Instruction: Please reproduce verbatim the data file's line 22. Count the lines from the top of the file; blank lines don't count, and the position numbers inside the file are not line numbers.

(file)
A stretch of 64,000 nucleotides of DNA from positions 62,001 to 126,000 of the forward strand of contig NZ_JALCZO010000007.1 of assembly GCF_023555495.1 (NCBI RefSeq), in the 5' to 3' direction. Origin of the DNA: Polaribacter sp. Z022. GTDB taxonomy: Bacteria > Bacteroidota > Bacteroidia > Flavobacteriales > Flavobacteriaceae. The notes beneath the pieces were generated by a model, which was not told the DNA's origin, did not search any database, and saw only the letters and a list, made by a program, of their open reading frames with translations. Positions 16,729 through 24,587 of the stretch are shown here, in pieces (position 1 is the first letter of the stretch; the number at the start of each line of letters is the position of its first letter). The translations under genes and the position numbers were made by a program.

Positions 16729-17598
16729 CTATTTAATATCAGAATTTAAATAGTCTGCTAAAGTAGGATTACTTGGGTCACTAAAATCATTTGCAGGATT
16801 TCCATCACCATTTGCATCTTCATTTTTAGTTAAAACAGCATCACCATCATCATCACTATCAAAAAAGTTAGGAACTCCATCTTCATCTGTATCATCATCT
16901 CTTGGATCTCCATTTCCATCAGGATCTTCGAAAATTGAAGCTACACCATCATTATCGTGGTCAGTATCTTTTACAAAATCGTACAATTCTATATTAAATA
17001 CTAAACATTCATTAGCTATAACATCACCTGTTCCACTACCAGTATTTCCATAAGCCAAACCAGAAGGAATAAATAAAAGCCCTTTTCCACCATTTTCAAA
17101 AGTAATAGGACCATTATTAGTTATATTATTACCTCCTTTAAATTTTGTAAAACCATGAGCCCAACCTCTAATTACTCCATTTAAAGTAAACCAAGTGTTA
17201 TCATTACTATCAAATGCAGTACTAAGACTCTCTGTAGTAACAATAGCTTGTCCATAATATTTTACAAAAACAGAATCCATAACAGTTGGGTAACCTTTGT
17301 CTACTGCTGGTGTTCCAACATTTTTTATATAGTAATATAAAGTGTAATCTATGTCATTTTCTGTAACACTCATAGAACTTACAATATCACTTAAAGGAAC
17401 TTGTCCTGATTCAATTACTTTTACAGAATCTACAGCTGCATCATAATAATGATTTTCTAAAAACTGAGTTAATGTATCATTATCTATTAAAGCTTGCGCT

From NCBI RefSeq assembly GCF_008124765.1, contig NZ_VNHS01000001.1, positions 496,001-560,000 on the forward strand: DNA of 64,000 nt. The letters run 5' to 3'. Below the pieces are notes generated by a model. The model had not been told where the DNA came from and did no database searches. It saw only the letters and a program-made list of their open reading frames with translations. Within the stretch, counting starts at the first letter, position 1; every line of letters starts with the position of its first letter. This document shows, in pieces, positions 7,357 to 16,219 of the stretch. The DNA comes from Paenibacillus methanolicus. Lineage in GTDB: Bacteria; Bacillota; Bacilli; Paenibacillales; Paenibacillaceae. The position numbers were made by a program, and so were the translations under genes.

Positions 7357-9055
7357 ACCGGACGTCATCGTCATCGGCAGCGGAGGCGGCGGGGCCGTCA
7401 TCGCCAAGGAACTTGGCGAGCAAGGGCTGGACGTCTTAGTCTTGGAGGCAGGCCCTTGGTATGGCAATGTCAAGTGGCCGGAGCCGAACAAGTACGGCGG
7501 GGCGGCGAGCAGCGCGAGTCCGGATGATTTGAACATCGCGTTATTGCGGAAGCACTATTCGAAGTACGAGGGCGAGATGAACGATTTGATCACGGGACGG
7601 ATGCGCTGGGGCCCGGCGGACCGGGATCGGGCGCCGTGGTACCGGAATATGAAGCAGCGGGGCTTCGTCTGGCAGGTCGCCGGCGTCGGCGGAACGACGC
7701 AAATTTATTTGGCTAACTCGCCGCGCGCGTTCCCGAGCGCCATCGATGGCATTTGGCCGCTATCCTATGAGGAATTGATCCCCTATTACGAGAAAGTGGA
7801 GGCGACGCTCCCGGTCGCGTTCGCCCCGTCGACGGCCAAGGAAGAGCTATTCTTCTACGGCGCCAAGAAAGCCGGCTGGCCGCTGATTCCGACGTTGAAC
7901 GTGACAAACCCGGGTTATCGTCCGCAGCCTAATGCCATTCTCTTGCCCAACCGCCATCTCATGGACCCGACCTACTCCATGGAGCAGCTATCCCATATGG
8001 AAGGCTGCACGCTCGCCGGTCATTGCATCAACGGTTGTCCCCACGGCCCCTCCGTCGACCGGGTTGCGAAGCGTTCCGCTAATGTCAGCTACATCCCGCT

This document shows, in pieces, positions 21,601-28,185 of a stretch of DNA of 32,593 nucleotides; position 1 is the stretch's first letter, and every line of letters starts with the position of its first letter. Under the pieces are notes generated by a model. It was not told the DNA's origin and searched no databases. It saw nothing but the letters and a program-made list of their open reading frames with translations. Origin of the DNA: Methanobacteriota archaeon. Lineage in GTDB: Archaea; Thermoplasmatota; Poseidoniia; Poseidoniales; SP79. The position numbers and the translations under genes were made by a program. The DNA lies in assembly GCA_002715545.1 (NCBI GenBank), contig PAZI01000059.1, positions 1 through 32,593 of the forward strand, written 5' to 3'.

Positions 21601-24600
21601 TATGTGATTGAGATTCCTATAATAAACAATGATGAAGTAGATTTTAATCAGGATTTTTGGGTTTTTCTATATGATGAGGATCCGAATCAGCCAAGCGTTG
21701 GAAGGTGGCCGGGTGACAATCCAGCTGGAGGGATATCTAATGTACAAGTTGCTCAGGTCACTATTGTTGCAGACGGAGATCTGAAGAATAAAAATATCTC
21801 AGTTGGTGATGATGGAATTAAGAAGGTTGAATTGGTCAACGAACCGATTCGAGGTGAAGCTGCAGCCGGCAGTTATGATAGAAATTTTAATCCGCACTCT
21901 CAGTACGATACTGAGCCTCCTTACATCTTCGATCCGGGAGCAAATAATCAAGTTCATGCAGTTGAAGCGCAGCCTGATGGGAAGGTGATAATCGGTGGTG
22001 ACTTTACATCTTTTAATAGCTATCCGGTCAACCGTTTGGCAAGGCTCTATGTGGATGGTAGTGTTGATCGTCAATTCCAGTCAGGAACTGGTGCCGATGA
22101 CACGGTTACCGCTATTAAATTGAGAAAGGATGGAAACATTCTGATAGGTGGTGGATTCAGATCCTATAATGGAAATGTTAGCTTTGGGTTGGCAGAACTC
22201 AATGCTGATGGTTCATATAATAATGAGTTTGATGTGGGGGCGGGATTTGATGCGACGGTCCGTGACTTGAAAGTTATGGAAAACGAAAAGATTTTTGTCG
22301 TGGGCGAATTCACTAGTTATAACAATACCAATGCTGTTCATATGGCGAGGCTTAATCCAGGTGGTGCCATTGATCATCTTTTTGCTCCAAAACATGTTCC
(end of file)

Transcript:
Positions 21601-24600